Seventeenth Summer was actually republished recently, with A BOOKLIST 25 BOOKS THAT SPAN THE DECADES SELECTION printed on its cover, so I had to forgo the joys of faded covers and musty yellowed pages. And it turned out to have been written when Daly was still in college and still, evidently, under the sway of strong feeling, so it didn't have the quaint emotional tidiness I like in my aged teen romances. The fun ones develop a mild liking into a marriage proposal, whereas in this book the central couple is stricken with mute, unconsummated lust and then torn asunder.

It was, in other words, too good a book for my taste, but fascinating nonetheless. Daly depicts her character's state of heightened awareness by giving tremendous amounts of detail about everything, and as the book was written somewhere around 1940 (first published in 1942) these details about daily life are now very interesting.

For instance:
  • When the boy (Jack) first appears on the garden path, selling baked goods, the girl (Angie) is picking radishes and onions for lunch, in her bare feet to keep her shoes from getting muddy. When Jack asks her a question she sidles into some tall grass so that he won't see that she has no shoes on.
  • In Angie's mother's bedroom, there is a crocheted circle attached to the blinds as a sort of handle to pull them down with.
  • Angie's glamorous college-age sister keeps curlers in her hair at all times except when she's actually leaving the house. She applies her lipstick with a brush, and puts vaseline on her eyelashes.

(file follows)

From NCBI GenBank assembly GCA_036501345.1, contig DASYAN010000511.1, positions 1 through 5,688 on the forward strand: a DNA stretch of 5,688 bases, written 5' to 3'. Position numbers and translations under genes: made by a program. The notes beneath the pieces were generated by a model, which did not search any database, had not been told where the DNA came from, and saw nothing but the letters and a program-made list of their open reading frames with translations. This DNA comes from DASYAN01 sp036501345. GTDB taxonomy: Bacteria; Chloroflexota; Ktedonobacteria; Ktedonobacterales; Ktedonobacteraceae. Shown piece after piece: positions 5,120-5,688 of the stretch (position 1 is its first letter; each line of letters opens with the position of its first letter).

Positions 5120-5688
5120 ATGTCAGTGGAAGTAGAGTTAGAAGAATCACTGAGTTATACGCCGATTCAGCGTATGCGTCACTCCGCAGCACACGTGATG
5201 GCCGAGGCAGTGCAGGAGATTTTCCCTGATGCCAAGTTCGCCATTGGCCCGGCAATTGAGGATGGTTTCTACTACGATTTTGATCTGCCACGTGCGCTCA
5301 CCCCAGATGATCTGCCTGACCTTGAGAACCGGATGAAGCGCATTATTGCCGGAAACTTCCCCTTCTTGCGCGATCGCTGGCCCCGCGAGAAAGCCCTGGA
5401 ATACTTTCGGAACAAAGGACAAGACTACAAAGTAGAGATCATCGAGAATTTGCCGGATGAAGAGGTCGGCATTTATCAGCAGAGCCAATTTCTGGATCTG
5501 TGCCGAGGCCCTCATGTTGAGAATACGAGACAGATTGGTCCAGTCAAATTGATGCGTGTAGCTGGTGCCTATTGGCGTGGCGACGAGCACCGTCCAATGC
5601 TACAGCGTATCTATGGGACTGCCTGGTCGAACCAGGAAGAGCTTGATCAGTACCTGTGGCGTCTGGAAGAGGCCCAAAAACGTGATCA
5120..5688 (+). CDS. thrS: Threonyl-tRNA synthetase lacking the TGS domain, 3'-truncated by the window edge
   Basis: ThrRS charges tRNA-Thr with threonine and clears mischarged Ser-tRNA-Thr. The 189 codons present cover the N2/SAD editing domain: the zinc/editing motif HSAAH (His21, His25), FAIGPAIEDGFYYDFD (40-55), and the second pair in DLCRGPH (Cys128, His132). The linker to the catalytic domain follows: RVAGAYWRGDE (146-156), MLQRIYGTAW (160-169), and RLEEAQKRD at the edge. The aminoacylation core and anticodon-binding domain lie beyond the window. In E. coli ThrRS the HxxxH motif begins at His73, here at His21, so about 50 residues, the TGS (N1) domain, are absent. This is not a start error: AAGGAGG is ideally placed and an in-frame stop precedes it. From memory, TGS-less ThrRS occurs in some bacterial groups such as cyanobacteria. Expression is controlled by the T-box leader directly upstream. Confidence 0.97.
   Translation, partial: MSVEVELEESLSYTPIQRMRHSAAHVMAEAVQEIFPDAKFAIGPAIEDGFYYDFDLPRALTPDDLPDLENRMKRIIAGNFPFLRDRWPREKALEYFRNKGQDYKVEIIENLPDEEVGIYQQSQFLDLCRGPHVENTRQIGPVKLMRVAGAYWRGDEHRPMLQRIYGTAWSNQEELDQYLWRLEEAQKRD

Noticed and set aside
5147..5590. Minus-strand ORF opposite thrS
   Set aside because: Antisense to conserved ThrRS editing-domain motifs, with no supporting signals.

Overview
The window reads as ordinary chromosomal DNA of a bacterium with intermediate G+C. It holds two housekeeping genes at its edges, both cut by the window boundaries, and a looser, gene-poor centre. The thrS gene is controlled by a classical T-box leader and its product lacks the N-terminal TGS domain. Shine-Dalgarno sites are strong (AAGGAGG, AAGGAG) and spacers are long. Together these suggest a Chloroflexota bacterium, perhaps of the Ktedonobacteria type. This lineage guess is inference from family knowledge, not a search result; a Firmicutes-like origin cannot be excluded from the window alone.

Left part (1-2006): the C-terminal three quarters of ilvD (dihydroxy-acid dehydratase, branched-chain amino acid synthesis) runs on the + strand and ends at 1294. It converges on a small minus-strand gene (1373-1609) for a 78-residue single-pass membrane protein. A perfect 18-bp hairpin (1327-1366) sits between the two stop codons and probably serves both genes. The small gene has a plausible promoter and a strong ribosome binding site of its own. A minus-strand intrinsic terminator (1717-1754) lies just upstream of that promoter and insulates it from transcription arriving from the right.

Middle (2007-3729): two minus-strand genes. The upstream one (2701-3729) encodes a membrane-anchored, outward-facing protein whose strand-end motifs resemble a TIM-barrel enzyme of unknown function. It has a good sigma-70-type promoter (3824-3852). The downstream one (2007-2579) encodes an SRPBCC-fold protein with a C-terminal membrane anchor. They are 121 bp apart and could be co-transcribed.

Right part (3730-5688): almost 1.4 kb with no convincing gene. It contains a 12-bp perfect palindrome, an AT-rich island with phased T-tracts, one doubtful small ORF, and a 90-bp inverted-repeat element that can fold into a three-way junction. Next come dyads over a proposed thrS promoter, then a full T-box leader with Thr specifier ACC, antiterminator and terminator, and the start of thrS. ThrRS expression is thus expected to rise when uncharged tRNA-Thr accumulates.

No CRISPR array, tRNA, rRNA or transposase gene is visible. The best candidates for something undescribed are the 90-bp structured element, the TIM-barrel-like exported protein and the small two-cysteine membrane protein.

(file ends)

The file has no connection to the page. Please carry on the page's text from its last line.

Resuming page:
• Jack smokes a pipe.
  • The family drinks tomato juice at breakfast.
  • The family has an established routine for distributing the parts of the evening paper.
  • At the high school kids' hangout, there are four things you can order: beer, root beer, Coke, peanuts.
  • Angie does dishes with soap chips.
  • A really nice Sunday meal is roast and cauliflower.
  • Knowing which forks to use and that it's necessary to avoid letting the spoon click against your teeth when you're eating ice cream is associated with having a top sheet on the bed.

22 January 2007

Solstice Wood. Patricia McKillip.

I read McKillip for the spell cast by the cool clarity of her language. She writes lots of books and I don't read them all, but occasionally when I wish to be enthralled and no other reliable set of shackles comes to hand, I turn to McKillip. Once I am ensorceled I may still have enough independence of mind to regret finding myself once again on the edge of the wood where humans, if they stray too far in, may be lured away forever, or stumble out of the trees to find their former companions aged or buried, but by then there's naught I can do but sigh and keep reading.